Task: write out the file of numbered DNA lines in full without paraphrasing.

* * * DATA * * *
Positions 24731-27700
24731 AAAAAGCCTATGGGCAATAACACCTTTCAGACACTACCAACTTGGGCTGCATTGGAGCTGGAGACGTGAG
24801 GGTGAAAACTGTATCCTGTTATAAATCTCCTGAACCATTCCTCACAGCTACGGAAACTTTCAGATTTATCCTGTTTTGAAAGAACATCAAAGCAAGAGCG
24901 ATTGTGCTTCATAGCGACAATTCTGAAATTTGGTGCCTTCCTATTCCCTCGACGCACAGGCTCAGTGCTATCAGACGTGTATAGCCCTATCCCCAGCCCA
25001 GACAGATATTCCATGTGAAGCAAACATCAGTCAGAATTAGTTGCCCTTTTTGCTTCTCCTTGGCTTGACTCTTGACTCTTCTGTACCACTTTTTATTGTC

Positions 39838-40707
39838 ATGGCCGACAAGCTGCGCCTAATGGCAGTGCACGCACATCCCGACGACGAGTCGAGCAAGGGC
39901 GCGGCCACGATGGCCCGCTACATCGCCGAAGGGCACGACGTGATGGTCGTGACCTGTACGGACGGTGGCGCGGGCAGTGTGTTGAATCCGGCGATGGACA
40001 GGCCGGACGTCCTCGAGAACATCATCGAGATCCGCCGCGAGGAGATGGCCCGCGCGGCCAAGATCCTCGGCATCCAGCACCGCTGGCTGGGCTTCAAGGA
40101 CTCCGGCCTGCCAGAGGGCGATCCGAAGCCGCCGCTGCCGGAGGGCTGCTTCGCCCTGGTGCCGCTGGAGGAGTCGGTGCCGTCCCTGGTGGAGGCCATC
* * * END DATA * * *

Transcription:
Positions 24731-27700
24731 AAAAAGCCTATGGGCAATAACACCTTTCAGACACTACCAACTTGGGCTGCATTGGAGCTGGAGACGTGAG
24801 GGTGAAAACTGTATCCTGTTATAAATCTCCTGAACCATTCCTCACAGCTACGGAAACTTTCAGATTTATCCTGTTTTGAAAGAACATCAAAGCAAGAGCG
24901 ATTGTGCTTCATAGCGACAATTCTGAAATTTGGTGCCTTCCTATTCCCTCGACGCACAGGCTCAGTGCTATCAGACGTGTATAGCCCTATCCCCAGCCCA
25001 GACAGATATTCCATGTGAAGCAAACATCAGTCAGAATTAGTTGCCCTTTTTGCTTCTCCTTGGCTTGACTCTTGACTCTTCTGTACCACTTTTTATTGTC

Positions 39838-40707
39838 ATGGCCGACAAGCTGCGCCTAATGGCAGTGCACGCACATCCCGACGACGAGTCGAGCAAGGGC
39901 GCGGCCACGATGGCCCGCTACATCGCCGAAGGGCACGACGTGATGGTCGTGACCTGTACGGACGGTGGCGCGGGCAGTGTGTTGAATCCGGCGATGGACA
40001 GGCCGGACGTCCTCGAGAACATCATCGAGATCCGCCGCGAGGAGATGGCCCGCGCGGCCAAGATCCTCGGCATCCAGCACCGCTGGCTGGGCTTCAAGGA
40101 CTCCGGCCTGCCAGAGGGCGATCCGAAGCCGCCGCTGCCGGAGGGCTGCTTCGCCCTGGTGCCGCTGGAGGAGTCGGTGCCGTCCCTGGTGGAGGCCATC